ZFIN ID: ZDB-PUB-180210-5
Complementary expression of calcium binding proteins delineates the functional organization of the locomotor network
Berg, E.M., Bertuzzi, M., Ampatzis, K.
Date: 2018
Source: Brain structure & function   223(5): 2181-2196 (Journal)
Registered Authors:
Keywords: Calbindin, Calretinin, Parvalbumin, Spinal cord, Zebrafish
MeSH Terms:
  • Afferent Pathways/diagnostic imaging
  • Afferent Pathways/physiology*
  • Animals
  • Brain/cytology*
  • Brain/diagnostic imaging
  • Brain/metabolism
  • Calcium-Binding Proteins/metabolism*
  • Dextrans/metabolism
  • Female
  • Locomotion/physiology*
  • Male
  • Microscopy, Confocal
  • Motor Neurons/metabolism*
  • Nerve Tissue Proteins/metabolism
  • Neurotransmitter Agents/metabolism
  • Parvalbumins
  • Rhodamines/metabolism
  • Spinal Cord/cytology*
  • Spinal Cord/diagnostic imaging
  • Spinal Cord/metabolism
  • Zebrafish
PubMed: 29423637 Full text @ Brain Struct. Funct.
FIGURES
ABSTRACT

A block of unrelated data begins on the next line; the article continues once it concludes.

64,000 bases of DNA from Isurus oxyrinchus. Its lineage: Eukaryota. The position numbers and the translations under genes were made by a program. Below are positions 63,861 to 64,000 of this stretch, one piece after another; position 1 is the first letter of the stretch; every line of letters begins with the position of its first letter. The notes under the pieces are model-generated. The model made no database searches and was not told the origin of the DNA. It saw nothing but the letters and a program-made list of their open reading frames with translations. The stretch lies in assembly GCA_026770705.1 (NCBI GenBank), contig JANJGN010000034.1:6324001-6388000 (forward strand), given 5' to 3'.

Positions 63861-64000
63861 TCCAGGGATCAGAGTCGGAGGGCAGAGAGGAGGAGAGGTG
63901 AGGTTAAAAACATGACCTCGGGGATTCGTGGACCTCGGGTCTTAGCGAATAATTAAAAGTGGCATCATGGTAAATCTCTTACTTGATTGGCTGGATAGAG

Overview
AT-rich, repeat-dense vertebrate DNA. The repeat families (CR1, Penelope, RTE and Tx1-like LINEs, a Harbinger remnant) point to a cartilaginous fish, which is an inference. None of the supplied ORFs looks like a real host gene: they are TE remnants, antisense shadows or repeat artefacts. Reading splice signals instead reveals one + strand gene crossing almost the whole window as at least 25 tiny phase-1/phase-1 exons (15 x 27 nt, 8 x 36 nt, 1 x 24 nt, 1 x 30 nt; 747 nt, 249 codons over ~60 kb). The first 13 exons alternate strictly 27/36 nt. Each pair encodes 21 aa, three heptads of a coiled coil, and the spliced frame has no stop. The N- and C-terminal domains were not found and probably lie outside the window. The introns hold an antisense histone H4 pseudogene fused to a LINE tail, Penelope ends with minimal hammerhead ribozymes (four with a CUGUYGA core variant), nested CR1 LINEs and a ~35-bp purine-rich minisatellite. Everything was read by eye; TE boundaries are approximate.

Neuronal networks in the spinal cord generate and execute all locomotor-related movements by transforming descending signals from supraspinal areas into appropriate rhythmic activity patterns. In these spinal networks, neurons that arise from the same progenitor domain share similar distribution patterns, neurotransmitter phenotypes, morphological and electrophysiological features. However, subgroups of them participate in different functionally distinct microcircuits to produce locomotion at different speeds and of different modalities. To better understand the nature of this network complexity, here we characterized the distribution of parvalbumin (PV), calbindin D-28 k (CB) and calretinin (CR) which are regulators of intracellular calcium levels and can serve as anatomical markers for morphologically and potential functionally distinct neuronal subpopulations. We observed wide expression of CBPs in the adult zebrafish, in several spinal and reticulospinal neuronal populations with a diverse neurotransmitter phenotype. We also found that several spinal motoneurons express CR and PV. However, only the motoneuron pools that are responsible for generation of fast locomotion were CR-positive. CR can thus be used as a marker for fast motoneurons and might potentially label the fast locomotor module. Moreover, CB was mainly observed in the neuronal progenitor cells that are distributed around the central canal. Thus, our results suggest that during development the spinal neurons utilize CB and as the neurons mature and establish a neurotransmitter phenotype they use CR or/and PV. The detailed characterization of CBPs expression, in the spinal cord and brainstem neurons, is a crucial step toward a better understanding of the development and functionality of neuronal locomotor networks.
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